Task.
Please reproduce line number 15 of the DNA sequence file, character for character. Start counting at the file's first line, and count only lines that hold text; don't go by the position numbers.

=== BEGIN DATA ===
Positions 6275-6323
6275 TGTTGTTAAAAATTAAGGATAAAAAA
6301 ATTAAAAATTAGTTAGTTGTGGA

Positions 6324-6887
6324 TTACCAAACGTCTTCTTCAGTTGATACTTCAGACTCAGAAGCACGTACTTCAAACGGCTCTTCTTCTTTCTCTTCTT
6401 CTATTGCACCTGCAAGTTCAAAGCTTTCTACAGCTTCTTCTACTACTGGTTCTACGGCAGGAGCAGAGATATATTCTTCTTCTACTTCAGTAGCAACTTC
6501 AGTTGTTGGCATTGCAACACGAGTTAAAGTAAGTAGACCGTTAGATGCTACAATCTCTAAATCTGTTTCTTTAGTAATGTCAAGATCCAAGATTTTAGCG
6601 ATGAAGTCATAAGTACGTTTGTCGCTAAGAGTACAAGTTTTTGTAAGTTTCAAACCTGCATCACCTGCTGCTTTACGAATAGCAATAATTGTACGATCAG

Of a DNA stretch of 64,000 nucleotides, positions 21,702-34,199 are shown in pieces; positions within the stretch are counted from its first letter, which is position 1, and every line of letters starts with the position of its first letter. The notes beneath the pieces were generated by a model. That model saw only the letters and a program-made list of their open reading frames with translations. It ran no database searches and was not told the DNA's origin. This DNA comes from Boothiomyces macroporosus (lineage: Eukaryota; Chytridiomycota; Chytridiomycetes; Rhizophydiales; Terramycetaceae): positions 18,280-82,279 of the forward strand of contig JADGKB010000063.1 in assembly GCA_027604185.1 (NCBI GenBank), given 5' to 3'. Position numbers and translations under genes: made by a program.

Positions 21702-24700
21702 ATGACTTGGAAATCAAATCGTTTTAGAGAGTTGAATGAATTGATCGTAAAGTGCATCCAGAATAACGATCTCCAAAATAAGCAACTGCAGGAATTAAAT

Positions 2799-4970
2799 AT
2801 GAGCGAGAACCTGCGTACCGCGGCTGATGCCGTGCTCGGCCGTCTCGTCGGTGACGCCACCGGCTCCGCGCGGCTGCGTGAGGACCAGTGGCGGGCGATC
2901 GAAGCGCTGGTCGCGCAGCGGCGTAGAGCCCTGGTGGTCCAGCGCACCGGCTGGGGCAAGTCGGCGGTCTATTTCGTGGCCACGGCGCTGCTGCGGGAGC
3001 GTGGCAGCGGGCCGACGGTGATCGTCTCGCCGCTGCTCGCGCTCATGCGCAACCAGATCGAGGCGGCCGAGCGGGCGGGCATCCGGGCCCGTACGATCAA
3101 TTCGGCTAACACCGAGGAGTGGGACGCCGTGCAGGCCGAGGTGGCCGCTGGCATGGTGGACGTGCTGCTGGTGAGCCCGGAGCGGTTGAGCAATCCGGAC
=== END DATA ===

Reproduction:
2901 GAAGCGCTGGTCGCGCAGCGGCGTAGAGCCCTGGTGGTCCAGCGCACCGGCTGGGGCAAGTCGGCGGTCTATTTCGTGGCCACGGCGCTGCTGCGGGAGC